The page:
The origins of sour cherry: MSU course brings research to fruition
During undergraduate years, gaining hands-on lab experience and signing your name to a scientific publication can give your resume a well-deserved push, and even help open doors to a new career path or Ph.D. program.
At MSU, Molecular Plant Sciences (MPS) faculty member Patrick Edger teaches an undergraduate Honors College course that creates these kind of opportunities. Students in his molecular phylogenomic and evolution class work alongside teaching assistants on a semester-long research project. In Spring 2022, the research focused on finding the parental species of the popular sour cherry – a crop of great economic and cultural importance to Michigan.
"It's an absolute pleasure and joy to teach this undergraduate course – which provides students with unique, hands-on research experience," Patrick said. "I'm very proud of all my students – they collected and analyzed the data and ultimately published a manuscript that reports their findings in a great peer-reviewed journal."
Sour cherry, scientifically known as Prunus cerasus, is a popular fruit used in cooking and baking. The crop plant was believed to be the offspring of two wild cherry species, but for a long time no one had definitively proven that these were the parents.
MacKenzie, graduate student in MPS and the Department of Biochemistry and Molecular Biology (BMB), said, “Having a better understanding of how agriculturally relevant crops came to be can provide us with more insight as to how specific traits arose and problems the plants might face, like pathogens that might be hurtful to the agricultural species. Knowing the history that led us to what we have today can be crucial to improvement and sustainability of the crops we know and love.”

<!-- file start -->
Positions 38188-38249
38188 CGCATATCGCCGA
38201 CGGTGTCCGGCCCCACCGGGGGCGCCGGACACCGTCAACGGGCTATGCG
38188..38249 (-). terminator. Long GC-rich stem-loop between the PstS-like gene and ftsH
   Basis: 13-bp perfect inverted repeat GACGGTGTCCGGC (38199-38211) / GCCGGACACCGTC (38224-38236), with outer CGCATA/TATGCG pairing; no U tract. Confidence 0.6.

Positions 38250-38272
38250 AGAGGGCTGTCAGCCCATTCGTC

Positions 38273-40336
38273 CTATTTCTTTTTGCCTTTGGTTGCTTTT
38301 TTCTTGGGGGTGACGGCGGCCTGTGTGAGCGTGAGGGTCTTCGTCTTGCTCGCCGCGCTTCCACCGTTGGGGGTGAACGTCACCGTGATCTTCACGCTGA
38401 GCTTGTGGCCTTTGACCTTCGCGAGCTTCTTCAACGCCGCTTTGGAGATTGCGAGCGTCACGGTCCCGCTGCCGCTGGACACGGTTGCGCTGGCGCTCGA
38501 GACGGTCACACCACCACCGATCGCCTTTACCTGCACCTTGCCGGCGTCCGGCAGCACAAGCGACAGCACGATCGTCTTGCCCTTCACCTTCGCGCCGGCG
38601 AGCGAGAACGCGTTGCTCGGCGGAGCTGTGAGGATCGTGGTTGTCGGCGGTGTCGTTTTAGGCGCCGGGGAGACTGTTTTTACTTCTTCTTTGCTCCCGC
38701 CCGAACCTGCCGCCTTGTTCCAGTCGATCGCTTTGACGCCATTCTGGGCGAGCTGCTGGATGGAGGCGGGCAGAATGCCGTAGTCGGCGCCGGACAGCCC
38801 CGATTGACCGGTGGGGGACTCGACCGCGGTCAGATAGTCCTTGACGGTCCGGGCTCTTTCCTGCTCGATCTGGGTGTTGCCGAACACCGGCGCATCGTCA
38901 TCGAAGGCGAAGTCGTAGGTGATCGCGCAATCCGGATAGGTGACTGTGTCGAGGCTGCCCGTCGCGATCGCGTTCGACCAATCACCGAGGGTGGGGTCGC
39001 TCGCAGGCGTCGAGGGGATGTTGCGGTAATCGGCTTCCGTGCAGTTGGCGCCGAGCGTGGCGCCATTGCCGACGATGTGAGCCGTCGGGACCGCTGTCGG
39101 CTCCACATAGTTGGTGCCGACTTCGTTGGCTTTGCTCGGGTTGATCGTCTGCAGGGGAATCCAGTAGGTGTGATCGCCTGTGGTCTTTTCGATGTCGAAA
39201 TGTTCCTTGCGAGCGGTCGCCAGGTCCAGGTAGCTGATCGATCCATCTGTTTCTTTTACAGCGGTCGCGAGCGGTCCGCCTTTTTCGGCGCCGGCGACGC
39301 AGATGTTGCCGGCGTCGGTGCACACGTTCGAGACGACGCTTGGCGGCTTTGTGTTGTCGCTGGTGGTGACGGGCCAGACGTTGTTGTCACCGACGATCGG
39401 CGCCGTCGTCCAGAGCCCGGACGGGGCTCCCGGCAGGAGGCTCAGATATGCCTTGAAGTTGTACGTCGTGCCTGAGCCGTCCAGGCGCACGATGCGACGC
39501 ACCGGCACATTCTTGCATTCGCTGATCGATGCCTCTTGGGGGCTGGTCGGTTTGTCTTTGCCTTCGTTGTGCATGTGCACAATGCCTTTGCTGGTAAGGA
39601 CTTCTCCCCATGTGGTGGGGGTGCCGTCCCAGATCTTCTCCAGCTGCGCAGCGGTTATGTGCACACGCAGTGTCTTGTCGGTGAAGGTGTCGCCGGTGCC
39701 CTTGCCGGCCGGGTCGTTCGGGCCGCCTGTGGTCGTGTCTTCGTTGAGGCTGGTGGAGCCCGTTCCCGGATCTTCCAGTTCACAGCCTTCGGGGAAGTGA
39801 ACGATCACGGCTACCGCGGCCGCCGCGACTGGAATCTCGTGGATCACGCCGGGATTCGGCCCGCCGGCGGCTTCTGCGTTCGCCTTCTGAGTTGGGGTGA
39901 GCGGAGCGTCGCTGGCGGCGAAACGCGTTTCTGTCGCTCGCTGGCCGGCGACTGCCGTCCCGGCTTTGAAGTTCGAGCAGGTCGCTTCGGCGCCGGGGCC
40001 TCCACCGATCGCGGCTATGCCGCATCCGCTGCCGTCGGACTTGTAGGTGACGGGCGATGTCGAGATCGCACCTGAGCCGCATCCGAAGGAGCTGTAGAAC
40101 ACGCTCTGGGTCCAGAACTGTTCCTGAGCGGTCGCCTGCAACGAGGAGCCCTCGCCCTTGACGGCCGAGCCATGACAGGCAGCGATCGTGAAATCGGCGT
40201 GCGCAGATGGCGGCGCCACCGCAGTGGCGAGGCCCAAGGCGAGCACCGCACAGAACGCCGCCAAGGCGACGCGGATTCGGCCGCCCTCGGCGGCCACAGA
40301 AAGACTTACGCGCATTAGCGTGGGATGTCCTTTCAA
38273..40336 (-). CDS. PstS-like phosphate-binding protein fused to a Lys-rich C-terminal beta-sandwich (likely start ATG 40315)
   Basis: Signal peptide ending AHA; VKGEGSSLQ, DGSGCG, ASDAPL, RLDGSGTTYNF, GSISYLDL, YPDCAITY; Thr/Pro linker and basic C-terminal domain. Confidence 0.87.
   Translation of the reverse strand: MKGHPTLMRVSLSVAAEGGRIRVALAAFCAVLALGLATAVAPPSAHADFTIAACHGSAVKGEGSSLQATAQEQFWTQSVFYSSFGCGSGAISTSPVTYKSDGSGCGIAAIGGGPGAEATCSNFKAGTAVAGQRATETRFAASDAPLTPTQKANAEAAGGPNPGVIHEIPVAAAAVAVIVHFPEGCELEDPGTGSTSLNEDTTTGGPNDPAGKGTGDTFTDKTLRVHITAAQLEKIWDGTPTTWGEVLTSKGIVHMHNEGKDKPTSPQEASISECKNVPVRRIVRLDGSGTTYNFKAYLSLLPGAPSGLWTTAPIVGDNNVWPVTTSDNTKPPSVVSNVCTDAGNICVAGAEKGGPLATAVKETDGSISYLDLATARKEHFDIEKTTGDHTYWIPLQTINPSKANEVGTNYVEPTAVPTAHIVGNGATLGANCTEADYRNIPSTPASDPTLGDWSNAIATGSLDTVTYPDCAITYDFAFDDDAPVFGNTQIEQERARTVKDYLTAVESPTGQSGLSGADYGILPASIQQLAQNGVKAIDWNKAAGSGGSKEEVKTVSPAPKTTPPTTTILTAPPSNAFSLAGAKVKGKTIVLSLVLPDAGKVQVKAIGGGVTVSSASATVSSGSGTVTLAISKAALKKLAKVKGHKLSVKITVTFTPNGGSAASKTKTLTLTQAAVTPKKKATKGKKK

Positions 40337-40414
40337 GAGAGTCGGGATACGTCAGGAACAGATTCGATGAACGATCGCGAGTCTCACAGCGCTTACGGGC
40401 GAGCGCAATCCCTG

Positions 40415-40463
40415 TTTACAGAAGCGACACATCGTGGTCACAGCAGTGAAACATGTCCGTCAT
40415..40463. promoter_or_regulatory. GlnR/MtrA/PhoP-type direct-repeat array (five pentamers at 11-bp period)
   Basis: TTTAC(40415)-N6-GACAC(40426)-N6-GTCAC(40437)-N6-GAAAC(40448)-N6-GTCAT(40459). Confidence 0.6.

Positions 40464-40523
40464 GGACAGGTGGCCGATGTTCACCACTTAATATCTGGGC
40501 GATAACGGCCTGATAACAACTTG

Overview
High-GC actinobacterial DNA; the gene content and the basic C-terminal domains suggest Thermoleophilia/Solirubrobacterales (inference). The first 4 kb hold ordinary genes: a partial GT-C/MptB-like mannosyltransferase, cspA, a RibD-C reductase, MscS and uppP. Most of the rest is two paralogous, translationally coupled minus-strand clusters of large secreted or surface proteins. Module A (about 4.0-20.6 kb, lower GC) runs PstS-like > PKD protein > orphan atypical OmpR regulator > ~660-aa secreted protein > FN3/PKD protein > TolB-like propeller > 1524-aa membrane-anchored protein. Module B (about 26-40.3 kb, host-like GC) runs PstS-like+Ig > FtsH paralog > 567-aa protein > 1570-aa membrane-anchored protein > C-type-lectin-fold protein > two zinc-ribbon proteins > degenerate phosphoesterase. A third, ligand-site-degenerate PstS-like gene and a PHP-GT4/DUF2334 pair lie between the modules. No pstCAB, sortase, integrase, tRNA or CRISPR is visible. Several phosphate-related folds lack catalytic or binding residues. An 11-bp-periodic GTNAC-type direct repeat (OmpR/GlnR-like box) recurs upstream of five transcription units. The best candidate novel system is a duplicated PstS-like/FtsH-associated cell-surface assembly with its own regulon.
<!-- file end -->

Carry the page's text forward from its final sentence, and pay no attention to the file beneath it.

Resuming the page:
This study used phylogenomics – a research technique that looks at the evolutionary history and genomics of a plant together – to determine who the parents were. By looking at similarities within the genes of the sour cherry tree and other plants within the same group, they determined that the mother donor is Prunus fruticose and the father donor Prunus avium, the two wild-type cherry species long suspected of to be the parents.
In the classroom, students were instrumental in this research. Over the course of the semester, they were taught many basics of laboratory work, which included areas such as general biology topics and reading and writing scientific articles. MacKenzie designed a pipetting competition where the students worked to see who could use the tools the most accurately. For some, it was their first time using this basic technique, and many of them will go on to use this later in their scientific careers.
“Our hope is that these courses lay the foundation for an academic career characterized by inquiry and scholarship,” said Justin Micomonaco, assistant dean of the MSU Honors College. “Aimed at first and second-year students, honors research seminars often provide students with their first exposure to university-level research, where they develop foundational inquiry skills and excitement for engaging in scholarly activities. For many students, these courses catalyze subsequent research engagement, enabling them to conduct higher level scholarship as upper division students.”
For MacKenzie, teaching alongside her PI Patrick Edger and designing laboratory experiences for the students reinforced her plans after graduation.
“My goal is to be a professor at a primarily undergraduate institution, so having hands-on experience with what students need to succeed is great,” she said. “It blows me away how quickly students can absorb information and ask thoughtful questions that, in some cases when they’re answered, I learn a bit myself. Seeing the students’ progression from more of a beginner level to being very knowledgeable on the topic was amazing.”